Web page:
Within the restaurant trade, there are many tried-and-true approaches for upselling wine. The most direct approach involves servers suggesting premium, higher-margin wines any time a customer asks for a recommendation. Thus, instead of recommending a $25 bottle of Cabernet Sauvignon, a server would recommend a $30, $40 or $50 bottle instead, from a superior appellation or vintage.
But if you are concerned that this direct approach might be viewed by some customers as too aggressive or “pushy,” you might want to try more subtle approaches. If a couple orders two glasses of wine, for example, a server might note that a bottle might be preferable. And any time a bottle is empty, the server should immediately be ready to check if the table plans on ordering another bottle of wine.
Keeping your wine menu current and updated shows that you are seriously invested in your wine program, and that you take your wines seriously. Moreover, it avoids the types of awkward situations that result when a server makes a recommendation for a bottle of wine, but the wine is no longer in inventory.
As a general rule of thumb, servers should always inquire about the wine order as soon as the patrons are seated. This optimizes the chance that the table will order a second bottle during the meal. If instead, a long period of time passes, the table might decide to go with wine BTG rather than a full bottle. And, once a wine order is placed, the time that it takes to arrive at the table should be as short as possible. This might require a restaurant to re-think its bottle retrieval system – if servers are not able to get the bottle they need, it will eventually impact the size of the final wine tab.
You might already have preconceived notions about the best way to structure and organize a wine list. For example, you might assume that organizing wines by varietal makes the most sense. Thus, your wine list might include a full page of Chardonnays, a full page of Rieslings, a full page of Cabernets. However, what if customers are really looking for wines from a specific wine region instead? That is, customers might be thinking along the lines of, “I’d like to try a wine from Mendoza tonight,” and it might be harder than you think for that customer to find that wine from Argentina if your wine list is organized by varietal! If that appears to be an all-too-familiar situation, you might think about re-organizing your list around wine regions and even specific appellations.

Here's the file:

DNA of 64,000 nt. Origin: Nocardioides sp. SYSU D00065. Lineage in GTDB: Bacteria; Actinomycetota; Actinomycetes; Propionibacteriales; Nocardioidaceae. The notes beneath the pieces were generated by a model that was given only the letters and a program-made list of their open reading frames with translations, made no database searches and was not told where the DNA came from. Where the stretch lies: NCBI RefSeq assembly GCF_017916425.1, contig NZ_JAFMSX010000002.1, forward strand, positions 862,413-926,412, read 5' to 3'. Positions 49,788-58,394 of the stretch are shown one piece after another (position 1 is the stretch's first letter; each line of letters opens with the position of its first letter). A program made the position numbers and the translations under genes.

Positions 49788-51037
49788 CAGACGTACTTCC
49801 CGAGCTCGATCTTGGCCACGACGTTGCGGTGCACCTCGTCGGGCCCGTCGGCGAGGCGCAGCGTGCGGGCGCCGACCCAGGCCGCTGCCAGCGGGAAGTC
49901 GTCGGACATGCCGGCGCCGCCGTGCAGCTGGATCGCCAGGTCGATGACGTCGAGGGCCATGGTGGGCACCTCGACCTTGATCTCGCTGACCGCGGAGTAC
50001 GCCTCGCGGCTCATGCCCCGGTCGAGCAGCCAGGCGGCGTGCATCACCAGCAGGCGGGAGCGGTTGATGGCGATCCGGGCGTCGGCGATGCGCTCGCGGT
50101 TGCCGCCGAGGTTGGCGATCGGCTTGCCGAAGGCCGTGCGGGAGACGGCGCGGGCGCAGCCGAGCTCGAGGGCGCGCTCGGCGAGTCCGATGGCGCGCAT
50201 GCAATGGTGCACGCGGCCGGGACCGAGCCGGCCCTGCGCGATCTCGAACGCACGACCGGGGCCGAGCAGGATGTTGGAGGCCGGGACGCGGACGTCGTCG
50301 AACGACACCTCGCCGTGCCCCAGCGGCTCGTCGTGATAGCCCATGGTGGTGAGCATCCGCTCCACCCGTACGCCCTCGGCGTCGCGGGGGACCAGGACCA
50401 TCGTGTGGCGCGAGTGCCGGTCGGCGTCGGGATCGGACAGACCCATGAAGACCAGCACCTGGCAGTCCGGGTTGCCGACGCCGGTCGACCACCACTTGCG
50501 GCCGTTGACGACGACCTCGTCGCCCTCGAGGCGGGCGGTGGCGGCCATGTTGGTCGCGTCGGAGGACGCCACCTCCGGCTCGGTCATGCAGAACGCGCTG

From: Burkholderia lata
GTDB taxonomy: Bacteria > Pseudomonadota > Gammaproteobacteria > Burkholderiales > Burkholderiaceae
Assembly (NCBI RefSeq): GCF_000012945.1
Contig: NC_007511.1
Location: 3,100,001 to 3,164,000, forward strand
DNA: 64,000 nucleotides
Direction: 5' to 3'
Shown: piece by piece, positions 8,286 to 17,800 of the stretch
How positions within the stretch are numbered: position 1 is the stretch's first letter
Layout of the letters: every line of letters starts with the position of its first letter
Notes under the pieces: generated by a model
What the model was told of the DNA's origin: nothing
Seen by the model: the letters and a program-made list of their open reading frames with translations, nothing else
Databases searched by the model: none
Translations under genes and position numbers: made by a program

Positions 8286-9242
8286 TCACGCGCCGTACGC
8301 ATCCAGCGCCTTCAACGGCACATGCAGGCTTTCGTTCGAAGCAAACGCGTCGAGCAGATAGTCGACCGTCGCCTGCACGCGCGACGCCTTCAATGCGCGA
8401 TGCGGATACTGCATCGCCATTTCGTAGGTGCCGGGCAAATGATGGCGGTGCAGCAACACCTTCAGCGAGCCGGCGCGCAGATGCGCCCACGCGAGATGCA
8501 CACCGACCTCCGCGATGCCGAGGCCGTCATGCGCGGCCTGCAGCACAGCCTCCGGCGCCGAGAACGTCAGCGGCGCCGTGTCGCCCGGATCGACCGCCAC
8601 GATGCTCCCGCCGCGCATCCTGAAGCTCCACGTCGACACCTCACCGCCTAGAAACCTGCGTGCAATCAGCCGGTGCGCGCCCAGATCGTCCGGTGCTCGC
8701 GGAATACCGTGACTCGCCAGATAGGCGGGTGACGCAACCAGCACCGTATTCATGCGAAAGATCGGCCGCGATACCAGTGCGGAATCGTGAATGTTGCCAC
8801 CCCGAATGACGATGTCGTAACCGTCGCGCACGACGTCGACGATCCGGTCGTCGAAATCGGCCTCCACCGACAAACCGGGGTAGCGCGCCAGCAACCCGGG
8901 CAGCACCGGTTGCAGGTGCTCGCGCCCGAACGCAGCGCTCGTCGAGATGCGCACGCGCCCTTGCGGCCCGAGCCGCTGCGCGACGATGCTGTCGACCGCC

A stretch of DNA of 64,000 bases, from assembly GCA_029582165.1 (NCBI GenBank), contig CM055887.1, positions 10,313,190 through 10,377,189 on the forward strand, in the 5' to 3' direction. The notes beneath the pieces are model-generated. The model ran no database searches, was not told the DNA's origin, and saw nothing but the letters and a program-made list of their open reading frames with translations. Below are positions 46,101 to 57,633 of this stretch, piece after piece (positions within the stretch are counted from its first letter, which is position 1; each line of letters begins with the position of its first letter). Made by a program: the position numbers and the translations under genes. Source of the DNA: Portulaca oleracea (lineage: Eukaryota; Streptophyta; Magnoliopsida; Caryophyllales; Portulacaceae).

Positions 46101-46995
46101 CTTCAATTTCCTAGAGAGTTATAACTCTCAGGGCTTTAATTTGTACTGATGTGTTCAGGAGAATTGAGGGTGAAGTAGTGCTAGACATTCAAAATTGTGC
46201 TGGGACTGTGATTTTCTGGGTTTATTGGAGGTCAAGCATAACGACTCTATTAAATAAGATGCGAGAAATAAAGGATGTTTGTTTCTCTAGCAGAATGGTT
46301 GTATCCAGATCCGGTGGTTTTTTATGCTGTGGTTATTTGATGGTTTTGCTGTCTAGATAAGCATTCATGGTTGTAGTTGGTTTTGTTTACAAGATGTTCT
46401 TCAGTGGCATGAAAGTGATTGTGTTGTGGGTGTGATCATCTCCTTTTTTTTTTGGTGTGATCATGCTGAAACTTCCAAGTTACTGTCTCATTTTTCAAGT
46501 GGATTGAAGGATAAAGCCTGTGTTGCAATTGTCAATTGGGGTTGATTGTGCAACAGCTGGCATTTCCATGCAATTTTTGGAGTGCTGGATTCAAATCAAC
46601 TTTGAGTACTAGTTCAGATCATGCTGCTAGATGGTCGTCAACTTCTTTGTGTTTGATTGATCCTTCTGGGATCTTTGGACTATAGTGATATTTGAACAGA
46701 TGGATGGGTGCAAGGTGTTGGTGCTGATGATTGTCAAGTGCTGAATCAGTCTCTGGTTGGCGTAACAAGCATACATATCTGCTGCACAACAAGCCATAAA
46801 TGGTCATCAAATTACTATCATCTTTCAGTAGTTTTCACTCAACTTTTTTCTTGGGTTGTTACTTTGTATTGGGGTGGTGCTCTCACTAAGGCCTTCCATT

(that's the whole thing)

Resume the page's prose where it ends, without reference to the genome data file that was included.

This might sound obvious, but you’d be surprised at how often restaurant wine lists are completely unapproachable for the typical wine drinker. The casual wine drinker, for example, might not be looking for detailed explanations of acidity or tannins. Instead, they’d much prefer an easy, everyday explanation for that wine. As a result, some restaurants can increase their sell-through rates for wine simply by using terms like “bold & fruity,” or “bright & crisp,” or “rich & earthy.”
A wine list should encourage customers to explore and discover all the great offerings that are available as the result of the time and care that you put into developing the wine program. If you simply list wines by price, you are sending a signal to the customer that they should be basing their suggestion based on price alone. Their eyes will naturally turn to the very bottom or very top of the page, while completely bypassing all the options in the middle.
If you are looking to sell more wine tonight, any of these ten strategies can help to sell not just more bottles of wine, but also more bottles of higher-margin wines. The more that you can up-sell customers to a superior bottle of wine and the more that you can encourage tables of diners to order multiple bottles, the better off your restaurant is going to be. You’ll be creating a more festive, enjoyable dining experience for customers while also creating a stable foundation for future business success.